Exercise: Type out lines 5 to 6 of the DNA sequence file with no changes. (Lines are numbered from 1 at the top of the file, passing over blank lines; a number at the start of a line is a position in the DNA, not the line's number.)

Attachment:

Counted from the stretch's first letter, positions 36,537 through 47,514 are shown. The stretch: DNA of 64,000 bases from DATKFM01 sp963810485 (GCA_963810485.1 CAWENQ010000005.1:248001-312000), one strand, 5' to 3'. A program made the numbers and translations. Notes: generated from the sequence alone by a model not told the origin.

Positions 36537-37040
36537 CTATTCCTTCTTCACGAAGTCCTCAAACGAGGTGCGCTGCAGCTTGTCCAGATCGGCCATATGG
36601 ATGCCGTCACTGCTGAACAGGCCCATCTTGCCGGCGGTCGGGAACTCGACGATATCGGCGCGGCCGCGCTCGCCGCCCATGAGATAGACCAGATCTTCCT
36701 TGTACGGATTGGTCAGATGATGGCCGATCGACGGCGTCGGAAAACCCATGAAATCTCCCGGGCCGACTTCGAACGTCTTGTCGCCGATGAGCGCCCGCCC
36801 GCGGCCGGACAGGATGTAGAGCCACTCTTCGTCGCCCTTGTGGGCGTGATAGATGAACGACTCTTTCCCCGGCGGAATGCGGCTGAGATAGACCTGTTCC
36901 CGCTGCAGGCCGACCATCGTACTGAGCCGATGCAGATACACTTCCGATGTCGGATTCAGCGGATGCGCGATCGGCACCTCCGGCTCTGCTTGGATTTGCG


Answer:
36701 TGTACGGATTGGTCAGATGATGGCCGATCGACGGCGTCGGAAAACCCATGAAATCTCCCGGGCCGACTTCGAACGTCTTGTCGCCGATGAGCGCCCGCCC
36801 GCGGCCGGACAGGATGTAGAGCCACTCTTCGTCGCCCTTGTGGGCGTGATAGATGAACGACTCTTTCCCCGGCGGAATGCGGCTGAGATAGACCTGTTCC